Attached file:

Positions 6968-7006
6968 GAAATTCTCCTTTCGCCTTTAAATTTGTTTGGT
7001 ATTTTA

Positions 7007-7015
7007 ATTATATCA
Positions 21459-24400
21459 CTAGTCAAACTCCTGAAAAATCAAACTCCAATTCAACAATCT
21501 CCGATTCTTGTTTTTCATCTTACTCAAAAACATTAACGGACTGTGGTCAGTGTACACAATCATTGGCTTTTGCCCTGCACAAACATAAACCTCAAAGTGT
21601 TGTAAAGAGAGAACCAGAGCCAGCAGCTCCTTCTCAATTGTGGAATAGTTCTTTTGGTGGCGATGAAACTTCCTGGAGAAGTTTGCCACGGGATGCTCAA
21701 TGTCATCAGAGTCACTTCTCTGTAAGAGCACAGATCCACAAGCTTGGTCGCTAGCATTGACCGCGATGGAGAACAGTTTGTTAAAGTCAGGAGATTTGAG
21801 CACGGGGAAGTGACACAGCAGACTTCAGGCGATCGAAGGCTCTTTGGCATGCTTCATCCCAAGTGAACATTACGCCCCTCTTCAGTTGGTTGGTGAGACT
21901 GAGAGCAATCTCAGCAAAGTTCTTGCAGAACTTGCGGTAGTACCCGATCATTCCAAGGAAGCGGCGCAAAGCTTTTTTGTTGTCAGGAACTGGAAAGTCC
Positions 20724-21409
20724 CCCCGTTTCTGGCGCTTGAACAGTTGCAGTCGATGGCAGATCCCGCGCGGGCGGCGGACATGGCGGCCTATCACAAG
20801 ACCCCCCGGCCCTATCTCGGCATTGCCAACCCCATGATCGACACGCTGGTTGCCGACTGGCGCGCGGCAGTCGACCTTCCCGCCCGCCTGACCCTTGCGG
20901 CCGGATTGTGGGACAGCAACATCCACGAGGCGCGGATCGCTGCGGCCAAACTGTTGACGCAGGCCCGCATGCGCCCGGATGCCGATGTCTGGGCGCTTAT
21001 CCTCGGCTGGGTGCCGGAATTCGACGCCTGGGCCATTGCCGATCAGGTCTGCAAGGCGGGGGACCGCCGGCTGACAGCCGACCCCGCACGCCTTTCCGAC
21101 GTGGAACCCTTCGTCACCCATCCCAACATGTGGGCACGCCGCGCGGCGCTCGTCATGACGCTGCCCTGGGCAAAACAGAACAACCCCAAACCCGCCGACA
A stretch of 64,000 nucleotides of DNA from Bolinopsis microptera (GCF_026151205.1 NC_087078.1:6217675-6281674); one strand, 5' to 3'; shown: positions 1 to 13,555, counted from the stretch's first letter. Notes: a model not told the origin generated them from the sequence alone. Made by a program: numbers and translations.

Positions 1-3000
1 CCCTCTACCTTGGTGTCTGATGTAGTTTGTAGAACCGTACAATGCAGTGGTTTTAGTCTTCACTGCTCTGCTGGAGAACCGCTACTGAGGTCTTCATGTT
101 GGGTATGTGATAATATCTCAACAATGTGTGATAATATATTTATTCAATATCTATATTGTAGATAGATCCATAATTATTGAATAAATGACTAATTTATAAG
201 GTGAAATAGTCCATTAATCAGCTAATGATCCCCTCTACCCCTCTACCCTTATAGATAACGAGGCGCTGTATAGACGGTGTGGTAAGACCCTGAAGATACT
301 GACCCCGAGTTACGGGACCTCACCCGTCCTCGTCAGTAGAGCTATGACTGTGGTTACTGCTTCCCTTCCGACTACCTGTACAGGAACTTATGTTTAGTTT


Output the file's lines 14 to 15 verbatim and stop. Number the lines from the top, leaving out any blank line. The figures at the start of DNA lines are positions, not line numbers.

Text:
20724 CCCCGTTTCTGGCGCTTGAACAGTTGCAGTCGATGGCAGATCCCGCGCGGGCGGCGGACATGGCGGCCTATCACAAG
20801 ACCCCCCGGCCCTATCTCGGCATTGCCAACCCCATGATCGACACGCTGGTTGCCGACTGGCGCGCGGCAGTCGACCTTCCCGCCCGCCTGACCCTTGCGG